Skip to main content
Medicine LibreTexts

1.3: What are Vaccines?

  • Page ID
  • \( \newcommand{\vecs}[1]{\overset { \scriptstyle \rightharpoonup} {\mathbf{#1}} } \) \( \newcommand{\vecd}[1]{\overset{-\!-\!\rightharpoonup}{\vphantom{a}\smash {#1}}} \)\(\newcommand{\id}{\mathrm{id}}\) \( \newcommand{\Span}{\mathrm{span}}\) \( \newcommand{\kernel}{\mathrm{null}\,}\) \( \newcommand{\range}{\mathrm{range}\,}\) \( \newcommand{\RealPart}{\mathrm{Re}}\) \( \newcommand{\ImaginaryPart}{\mathrm{Im}}\) \( \newcommand{\Argument}{\mathrm{Arg}}\) \( \newcommand{\norm}[1]{\| #1 \|}\) \( \newcommand{\inner}[2]{\langle #1, #2 \rangle}\) \( \newcommand{\Span}{\mathrm{span}}\) \(\newcommand{\id}{\mathrm{id}}\) \( \newcommand{\Span}{\mathrm{span}}\) \( \newcommand{\kernel}{\mathrm{null}\,}\) \( \newcommand{\range}{\mathrm{range}\,}\) \( \newcommand{\RealPart}{\mathrm{Re}}\) \( \newcommand{\ImaginaryPart}{\mathrm{Im}}\) \( \newcommand{\Argument}{\mathrm{Arg}}\) \( \newcommand{\norm}[1]{\| #1 \|}\) \( \newcommand{\inner}[2]{\langle #1, #2 \rangle}\) \( \newcommand{\Span}{\mathrm{span}}\)\(\newcommand{\AA}{\unicode[.8,0]{x212B}}\)

    Vaccines are a product given orally, nasally, or by injection to prevent people from acquiring specific diseases. The types of diseases that are prevented by vaccines are called “vaccine-preventable diseases.” Examples of these diseases include chickenpox (varicella) and human papilloma virus (HPV) – though vaccine-preventable diseases will be discussed in detail in Chapter 2.

    As noted by the World Health Organization (n.d.), vaccines are a safe and proven tool to prevent life-threatening infectious diseases. “Vaccines work by taking advantage of antigen recognition and the antibody response” (Khan Academy, n.d., under Vaccines). “A vaccine contains the antigens of a [specific] pathogen that causes disease” (Khan Academy, n.d., under Vaccines). For example, the measles vaccine contains the antigens specific to measles. When a person is vaccinated against measles, the immune system responds by stimulating antibody-producing cells that make measles antibodies. As a result, if the body comes into contact with measles infection in the future, the body is prepared to fight it. See Video Clip 1.1 for a description of what vaccines are and how they work.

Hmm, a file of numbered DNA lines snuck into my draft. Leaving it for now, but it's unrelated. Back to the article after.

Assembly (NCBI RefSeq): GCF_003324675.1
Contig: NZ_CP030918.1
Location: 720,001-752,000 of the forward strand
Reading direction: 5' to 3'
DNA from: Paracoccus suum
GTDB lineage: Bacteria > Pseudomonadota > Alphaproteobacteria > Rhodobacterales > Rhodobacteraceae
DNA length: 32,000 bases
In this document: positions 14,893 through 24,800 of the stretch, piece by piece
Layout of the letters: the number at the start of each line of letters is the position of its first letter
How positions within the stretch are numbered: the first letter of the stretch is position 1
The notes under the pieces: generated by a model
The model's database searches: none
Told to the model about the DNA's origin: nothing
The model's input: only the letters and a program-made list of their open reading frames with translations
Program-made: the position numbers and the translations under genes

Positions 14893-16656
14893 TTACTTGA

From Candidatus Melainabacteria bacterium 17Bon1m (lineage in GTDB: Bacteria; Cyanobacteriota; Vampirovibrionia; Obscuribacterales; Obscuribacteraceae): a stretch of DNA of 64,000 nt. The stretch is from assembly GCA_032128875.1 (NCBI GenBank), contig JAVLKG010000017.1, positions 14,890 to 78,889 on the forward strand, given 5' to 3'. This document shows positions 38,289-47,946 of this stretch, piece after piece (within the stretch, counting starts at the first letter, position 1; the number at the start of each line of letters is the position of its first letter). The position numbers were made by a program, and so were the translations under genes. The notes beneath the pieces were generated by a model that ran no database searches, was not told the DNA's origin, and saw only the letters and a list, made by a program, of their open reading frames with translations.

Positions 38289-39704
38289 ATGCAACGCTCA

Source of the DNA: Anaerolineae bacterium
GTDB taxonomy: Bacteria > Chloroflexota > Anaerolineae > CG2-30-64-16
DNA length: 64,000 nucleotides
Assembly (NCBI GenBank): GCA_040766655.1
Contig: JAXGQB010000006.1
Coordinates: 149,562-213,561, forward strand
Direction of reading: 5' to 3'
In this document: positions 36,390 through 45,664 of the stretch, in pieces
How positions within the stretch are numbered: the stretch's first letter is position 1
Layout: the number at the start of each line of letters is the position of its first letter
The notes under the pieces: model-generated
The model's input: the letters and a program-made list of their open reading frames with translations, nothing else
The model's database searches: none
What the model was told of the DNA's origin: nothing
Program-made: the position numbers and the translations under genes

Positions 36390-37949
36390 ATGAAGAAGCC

Video Clip 1.1: “What are vaccines and how do they work?” by Oregan State University Ecampus. CC BY-NC-SA 4.0


    A YouTube element has been excluded from this version of the text. You can view it online here:


    Vaccines play an important role in healthy communities for several reasons:

    • First, they stimulate a person’s immune system to develop antibodies against diseases for protection against that disease.
    • Second, they protect others by limiting the spread of disease (community immunity). This is important in order to protect vulnerable individuals such as infants, older adults, and those who are ill and unable to receive vaccines for a variety of reasons, including weakened immune systems.

    Points of Consideration

    The act of administering a vaccine is called “vaccination” and the substance administered is called the “vaccine.” “Immunization” is the process of developing an immune response; it is what happens to a person’s body after a vaccination. When a vaccine is introduced into the body, it stimulates the body to develop antibodies against that disease and protects the body against the disease if exposed to it. “Immunity” involves being protected from a disease and a person is “immune” when they are protected from the disease. If a person does not have immunity and is not protected, then they would be deemed “susceptible”.


    An interactive or media element has been excluded from this version of the text. You can view it online here:

    This page titled 1.3: What are Vaccines? is shared under a CC BY-SA 4.0 license and was authored, remixed, and/or curated by Oona St-Amant, Jennifer Lapum, Vinita Dubey, Karen Beckermann, Che-Sheu Huang, Carly Weeks, Kate Leslie, and Kim English (ecampus Onterio) via source content that was edited to the style and standards of the LibreTexts platform; a detailed edit history is available upon request.